WeartBut probably not.
SargentProbably not. That general kind of synthetic idea has been arrived at.
WeartAre there any names that come to mind for the whole development of nuclear synthesis and stellar interiors, stellar evolution?
Well, the main people which come to mind on the theoretical side are Fowler, Salpeter, and Schwarzchild. Those are the main names that come to mind. On the observational side, Greenstein, E.M. Burbidge, Unsold come immediately to mind.
WeartDo you think observation played an important part in this?
SargentTo my mind, it is one of the few subjects in astrophysics where observation played about the same role as theory. It is usually the other way around. Marvelous things are discovered or explained later — thereís very seldom prediction. But in this particular subject, there was a fair amount of theoretical work which might lead to observational consequences being followed out.
WeartUnlike the usual case.
Unlike the usual case, yes. But itís a perfectly beautiful subject, to me, because of the close interaction between theory and observation. For example, Royle, predicted that because red giants exist, these had to be given by the Triple Alpha process. And in turn, this meant that there had to be a particular excited state of carbon, carbon-12, which was then found by nuclear physicists. There are similar thoughtless spectacular examples of actual observations of stars, all the time, in that particular subject. I got into that subject actually myself toward the end of it. And all processes of stellar evolution are still not even finished. The end points of stellar evolution are not understood. It was not known whether massive stars become black holes, and less massive stars become neutron stars, and less massive stars become white dwarfs, or where the boundaries between these possibilities were, but at least I think we now believe that those are the three end points of stellar evolution. Itís only a question of working out the details. It is unlikely there are other possibilities. So in that sense, itís a complete subject. As compared with other matters, itís just a question of working out the details, although that is quite incredibly complex.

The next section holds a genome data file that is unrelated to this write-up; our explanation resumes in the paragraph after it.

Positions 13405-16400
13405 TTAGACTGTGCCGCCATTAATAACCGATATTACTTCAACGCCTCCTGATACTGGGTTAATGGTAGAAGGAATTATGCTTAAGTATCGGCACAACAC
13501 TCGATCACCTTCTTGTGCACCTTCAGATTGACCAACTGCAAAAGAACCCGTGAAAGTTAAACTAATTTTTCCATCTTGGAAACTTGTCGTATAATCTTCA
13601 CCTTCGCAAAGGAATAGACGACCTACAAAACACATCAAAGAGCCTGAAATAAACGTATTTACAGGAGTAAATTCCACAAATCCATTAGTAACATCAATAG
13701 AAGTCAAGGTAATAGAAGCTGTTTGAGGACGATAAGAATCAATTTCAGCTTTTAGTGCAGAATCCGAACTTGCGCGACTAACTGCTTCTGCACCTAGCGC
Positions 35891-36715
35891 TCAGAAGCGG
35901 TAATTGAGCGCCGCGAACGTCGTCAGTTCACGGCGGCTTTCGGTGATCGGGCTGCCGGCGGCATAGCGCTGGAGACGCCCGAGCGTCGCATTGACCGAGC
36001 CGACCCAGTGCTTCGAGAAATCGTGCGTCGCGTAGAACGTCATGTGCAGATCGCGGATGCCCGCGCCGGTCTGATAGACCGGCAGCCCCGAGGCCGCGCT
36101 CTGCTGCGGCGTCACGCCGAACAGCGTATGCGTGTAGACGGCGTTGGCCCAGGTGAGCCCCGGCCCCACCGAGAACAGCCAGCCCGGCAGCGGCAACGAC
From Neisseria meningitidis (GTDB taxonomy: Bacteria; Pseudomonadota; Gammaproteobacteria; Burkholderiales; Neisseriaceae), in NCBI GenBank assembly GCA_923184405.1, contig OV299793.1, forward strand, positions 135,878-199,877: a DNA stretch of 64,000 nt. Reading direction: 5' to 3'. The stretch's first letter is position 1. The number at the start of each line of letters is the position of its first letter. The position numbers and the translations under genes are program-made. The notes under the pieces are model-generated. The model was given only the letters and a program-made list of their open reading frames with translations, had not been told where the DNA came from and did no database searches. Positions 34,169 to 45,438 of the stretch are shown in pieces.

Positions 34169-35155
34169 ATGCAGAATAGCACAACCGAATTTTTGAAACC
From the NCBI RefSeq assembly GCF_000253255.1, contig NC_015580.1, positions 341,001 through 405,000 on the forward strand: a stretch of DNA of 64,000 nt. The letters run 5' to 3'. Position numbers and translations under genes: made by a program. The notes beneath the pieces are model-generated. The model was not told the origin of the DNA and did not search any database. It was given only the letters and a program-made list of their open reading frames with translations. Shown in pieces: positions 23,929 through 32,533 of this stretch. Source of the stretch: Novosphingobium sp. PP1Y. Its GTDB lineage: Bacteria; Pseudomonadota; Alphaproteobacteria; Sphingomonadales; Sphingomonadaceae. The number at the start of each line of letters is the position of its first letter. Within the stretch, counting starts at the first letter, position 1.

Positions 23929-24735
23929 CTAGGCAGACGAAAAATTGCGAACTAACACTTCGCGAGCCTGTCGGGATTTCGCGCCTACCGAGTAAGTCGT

But generally, in that whole business, thereís enormous interplay between theory and observation, which you donít normally get, with modern astrophysics.
WeartWhat other issues then?
SargentThereís the general problem of the structure of the galaxy, which I think has been cleaned up since the war, with the help of the 21 centimeter observation. The idea of stellar populations and the kinematic difference between the halo of the galaxy and the disk of the galaxyís another.
WeartWhat names would you associate with that?
Oort in particular and Baade, who is now dead.
WeartWhereís his papers, do you know?
SargentI believe that theyíre in Gottingen. His wife took them. I donít know what she did with them.
WeartI believe theyíre back here. I think theyíre in the attic, and I think theyíre wrapped up. Somebody told me theyíre wrapped up in parcels in the attic over at Santa Barbara St.
SargentWell they should certainly be looked at, because Baade published very little in those years, on the work he did.
I think thatís right. Many of the papers at Santa Barbara St., are locked away right now. I must see if I can somehow get a look at them.
SargentBaade usually communicated by conversation rather than by writing.
WeartPerhaps more by letters.
Sargent — but I think every afternoon, he would go to his office and talk to anybody who would come around, lots of astronomers knew that. Youíd just drop in, to get his opinions on subjects. He had a very wide influence. Although I never met him, I understand he had a very wide influence, without publishing a great deal.
WeartHis papers would be very interesting to look at.
SargentYes. There was a conference in 1958 on stellar populations, run by the Vatican, in which a few people attended. I should think the major participants would be the major contributors to galactic structures.
In addition to stellar interiors, there is the general structure of the galaxies. Then there was the problem of the evolution of our galaxy and other galaxies, which is the subject now, in my opinion, making the most progress in astrophysics, among the general subjects.